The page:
The antenna terms you need to know: LOG-PERIODIC

You might have heard the term “log-periodic” when it comes to antennas. I’ve used the term before on this blog.

A log-periodic antenna, also referred to as a log periodic dipole array, is the most complex kind of antenna. It’s actually multiple antennas all together.

In a log-periodic antenna, each one of the elements is actually wired up. Each one acts as its own diple antenna, receiving a specific range of frequencies. Because of the placement of each element, each element also acts as a director, increasing the efficiency of the antenna element behind it.

Is it a log-periodic, or a yagi?

A lot of times, the generic term “yagi” is used for any large antenna that sort of looks like the one in the picture. Technically they are two different things. The yagi has one driven element and the rest of the antenna focuses the signal on that element. The log-periodic has more than one driven element.

However, in the world of TV antennas, it’s rare that you see an antenna that is a pure log-periodic. In the photo above, the section to the right, past the two oddly angled parts, is a log-periodic antenna. However, the section to the left is actually a yagi antenna tuned for UHF freqencies. So it’s fair to call it a log-periodic or a yagi, because it’s actually both.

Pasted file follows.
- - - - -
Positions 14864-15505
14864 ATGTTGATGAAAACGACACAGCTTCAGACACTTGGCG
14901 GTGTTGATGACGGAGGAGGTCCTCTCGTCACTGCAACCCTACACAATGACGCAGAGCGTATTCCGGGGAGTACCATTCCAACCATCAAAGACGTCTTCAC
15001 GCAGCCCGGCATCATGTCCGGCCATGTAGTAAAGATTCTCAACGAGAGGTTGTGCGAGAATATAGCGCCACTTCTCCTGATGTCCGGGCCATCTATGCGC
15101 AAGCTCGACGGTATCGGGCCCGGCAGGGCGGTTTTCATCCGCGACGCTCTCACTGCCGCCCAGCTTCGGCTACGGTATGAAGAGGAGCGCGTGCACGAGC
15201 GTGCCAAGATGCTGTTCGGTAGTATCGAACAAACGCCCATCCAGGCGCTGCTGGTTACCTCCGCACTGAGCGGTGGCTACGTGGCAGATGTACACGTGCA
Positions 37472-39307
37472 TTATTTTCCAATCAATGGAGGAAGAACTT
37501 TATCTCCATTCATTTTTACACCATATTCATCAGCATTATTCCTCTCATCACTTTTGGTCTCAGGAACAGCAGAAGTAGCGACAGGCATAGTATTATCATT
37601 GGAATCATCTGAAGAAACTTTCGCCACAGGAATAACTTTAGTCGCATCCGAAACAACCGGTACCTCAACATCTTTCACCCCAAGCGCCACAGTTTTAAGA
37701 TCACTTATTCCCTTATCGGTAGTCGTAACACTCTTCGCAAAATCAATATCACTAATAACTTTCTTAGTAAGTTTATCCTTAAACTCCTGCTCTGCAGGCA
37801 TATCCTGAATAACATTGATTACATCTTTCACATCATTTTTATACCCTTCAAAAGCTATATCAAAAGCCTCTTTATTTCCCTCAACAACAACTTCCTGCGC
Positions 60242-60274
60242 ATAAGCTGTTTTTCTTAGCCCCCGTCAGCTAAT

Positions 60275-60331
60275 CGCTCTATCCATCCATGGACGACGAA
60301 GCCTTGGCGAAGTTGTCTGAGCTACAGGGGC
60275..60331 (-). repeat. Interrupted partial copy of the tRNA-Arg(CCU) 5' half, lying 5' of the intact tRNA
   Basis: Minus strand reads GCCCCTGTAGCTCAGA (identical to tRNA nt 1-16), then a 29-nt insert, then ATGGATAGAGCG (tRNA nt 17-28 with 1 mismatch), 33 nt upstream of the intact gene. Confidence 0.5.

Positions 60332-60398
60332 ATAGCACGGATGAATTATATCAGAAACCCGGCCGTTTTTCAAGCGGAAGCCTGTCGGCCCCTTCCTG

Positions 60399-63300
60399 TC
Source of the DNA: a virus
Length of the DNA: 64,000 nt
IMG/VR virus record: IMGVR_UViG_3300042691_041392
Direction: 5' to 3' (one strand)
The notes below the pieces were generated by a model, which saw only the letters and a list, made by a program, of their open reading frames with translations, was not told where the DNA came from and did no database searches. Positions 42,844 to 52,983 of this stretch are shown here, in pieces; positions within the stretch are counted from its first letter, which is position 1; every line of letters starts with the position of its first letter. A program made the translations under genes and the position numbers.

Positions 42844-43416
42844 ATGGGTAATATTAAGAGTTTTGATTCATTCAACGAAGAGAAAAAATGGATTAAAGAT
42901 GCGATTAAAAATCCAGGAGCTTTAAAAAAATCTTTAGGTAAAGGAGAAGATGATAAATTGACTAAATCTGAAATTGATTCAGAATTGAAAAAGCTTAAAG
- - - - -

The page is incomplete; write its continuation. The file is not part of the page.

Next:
Why do we call it a “log-periodic?”

The log-periodic antenna was invented in 1958. Prior attempts to create antenna arrays created a lot of interference, but the LPDA design used math to space the elements out so there wasn’t any problem.

This design arranges the elements in relationship to the logarithm of the actual frequency received by the individual elements, and that accounts for the name. It’s also worth noting that the an engineer invented the log-periodic antenna not a marketer. This explains why its name isn’t perhaps as catchy as you’d think it could be.

Which is better, a log-periodic or a yagi?

Smart readers may point out that in theory, a yagi antenna should outperform a log-periodic antenna. In a yagi antenna, one single element receives all the signal. The rest of the antenna focuses that signal. However, that element has to be able to work with several frequencies at once. If you have a very large range of frequencies, such as you have with VHF television, individual elements are the right choice even though each individual element will not have as much gain as s yagi design would.

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